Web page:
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Establishing an appropriate framework for a social policy research agenda to take the Territory, and the nation, into the 21st century: address to a seminar and public discussion by: North Australia Research Unit, the Australian National University.



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SENATOR THE HON. GRANT TAMBLING

PARLIAMENTARY SECRETARY

FOR

SOCIAL SECURITY

(AUSTRALIA)

 

Address to a Seminar and Public Discussion by:

North Australia Research Unit

The Australian National University

On

Establishing an Appropriate Framework for a

Social Policy Research Agenda to take the Territory,

and the Nation, into the 2lst Century

 

Introduction

Thank you Dr Christine Fletcher for the invitation to speak today. and to those of you who helped to bring the seminar together and those participating. I welcome Professor Cliff Walsh to share the focus agenda with me.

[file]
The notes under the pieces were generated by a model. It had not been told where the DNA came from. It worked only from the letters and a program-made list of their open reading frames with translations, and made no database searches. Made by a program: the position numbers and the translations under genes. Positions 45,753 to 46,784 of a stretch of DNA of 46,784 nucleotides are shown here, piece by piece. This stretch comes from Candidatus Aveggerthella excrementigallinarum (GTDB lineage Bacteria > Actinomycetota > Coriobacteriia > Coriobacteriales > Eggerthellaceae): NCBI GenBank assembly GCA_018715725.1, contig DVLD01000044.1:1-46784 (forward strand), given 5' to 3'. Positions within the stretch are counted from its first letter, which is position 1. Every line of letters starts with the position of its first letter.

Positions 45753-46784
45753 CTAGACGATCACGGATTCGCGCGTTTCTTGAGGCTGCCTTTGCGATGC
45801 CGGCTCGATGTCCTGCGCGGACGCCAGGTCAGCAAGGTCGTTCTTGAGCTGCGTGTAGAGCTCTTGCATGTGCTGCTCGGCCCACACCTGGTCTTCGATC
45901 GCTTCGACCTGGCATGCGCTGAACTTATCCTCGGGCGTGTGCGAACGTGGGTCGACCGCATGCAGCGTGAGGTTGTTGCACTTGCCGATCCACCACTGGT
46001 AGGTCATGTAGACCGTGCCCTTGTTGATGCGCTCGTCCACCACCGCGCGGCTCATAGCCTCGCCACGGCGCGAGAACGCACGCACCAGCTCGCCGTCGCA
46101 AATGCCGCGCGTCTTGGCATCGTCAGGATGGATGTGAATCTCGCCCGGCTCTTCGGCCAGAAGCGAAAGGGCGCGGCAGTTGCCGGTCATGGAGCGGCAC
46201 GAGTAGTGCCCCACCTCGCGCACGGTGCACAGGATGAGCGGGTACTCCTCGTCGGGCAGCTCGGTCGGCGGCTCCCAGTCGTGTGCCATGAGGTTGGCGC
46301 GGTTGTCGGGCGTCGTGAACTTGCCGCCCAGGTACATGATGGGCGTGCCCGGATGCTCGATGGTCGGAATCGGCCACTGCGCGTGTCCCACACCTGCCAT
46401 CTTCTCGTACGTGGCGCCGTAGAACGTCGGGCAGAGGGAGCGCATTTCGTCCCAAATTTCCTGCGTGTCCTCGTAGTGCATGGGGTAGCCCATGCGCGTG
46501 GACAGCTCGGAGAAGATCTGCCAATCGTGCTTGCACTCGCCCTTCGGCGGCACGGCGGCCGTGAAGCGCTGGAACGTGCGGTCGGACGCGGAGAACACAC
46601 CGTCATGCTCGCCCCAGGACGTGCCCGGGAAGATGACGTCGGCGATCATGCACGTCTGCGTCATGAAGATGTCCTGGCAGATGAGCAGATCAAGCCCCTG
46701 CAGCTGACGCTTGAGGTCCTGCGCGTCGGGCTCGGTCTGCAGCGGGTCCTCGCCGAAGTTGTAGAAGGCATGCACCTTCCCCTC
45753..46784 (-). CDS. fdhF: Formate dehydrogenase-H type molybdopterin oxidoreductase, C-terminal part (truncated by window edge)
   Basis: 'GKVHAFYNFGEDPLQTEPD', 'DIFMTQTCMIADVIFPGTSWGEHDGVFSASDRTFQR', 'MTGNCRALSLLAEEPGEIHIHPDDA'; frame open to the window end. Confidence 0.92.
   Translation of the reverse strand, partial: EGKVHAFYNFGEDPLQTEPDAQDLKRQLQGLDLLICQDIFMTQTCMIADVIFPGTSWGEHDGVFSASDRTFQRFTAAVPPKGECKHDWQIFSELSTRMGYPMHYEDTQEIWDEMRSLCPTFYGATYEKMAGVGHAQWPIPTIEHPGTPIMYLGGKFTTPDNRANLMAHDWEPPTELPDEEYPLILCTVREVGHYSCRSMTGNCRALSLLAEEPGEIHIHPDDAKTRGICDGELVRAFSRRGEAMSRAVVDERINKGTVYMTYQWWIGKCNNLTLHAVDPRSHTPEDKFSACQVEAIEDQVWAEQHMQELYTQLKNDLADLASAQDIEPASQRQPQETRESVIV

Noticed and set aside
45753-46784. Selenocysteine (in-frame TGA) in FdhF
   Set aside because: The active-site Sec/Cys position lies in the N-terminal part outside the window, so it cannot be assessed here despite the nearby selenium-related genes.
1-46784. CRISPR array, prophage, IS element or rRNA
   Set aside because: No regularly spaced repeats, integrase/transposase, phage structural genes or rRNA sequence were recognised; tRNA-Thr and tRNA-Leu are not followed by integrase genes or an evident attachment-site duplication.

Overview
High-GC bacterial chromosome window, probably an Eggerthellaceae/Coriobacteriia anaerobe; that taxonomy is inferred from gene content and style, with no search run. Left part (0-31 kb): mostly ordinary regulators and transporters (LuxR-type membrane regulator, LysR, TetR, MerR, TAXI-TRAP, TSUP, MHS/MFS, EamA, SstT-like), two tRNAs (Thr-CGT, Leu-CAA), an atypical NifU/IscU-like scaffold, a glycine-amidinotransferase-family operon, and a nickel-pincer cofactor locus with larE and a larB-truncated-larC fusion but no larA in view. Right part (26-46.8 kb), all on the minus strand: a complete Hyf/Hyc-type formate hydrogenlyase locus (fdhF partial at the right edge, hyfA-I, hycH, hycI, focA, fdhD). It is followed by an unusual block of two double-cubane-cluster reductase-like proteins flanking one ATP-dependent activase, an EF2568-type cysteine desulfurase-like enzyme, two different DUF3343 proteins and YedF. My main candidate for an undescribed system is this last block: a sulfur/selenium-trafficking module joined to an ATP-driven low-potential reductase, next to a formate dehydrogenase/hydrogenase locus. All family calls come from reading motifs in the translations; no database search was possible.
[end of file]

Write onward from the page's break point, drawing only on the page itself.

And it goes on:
We are here today, to discuss social policy research in the Territory and specifically to begin thinking about how to best approach and prepare for what the 21st Century holds for us as a community. This is a very important exercise, as I believe there are a number of social trends and circumstances peculiar to the Territory that set us apart from the rest of Australia. This is before we begin to even consider the added challenges posed by the geographic isolation faced by Territory communities.

I am certainly not the first to acknowledge the challenges the Territory poses. I cherish a copy of a historical document published in 1937, known as the Payne and Fletcher Report, that was written specifically to prescribe a way forward for the pioneers of the Territory.. The outline of the report begins:

The Northern Territory as it exists today is a national problem, a national obligation, a challeng e to other nations, and a detriment to ourselves.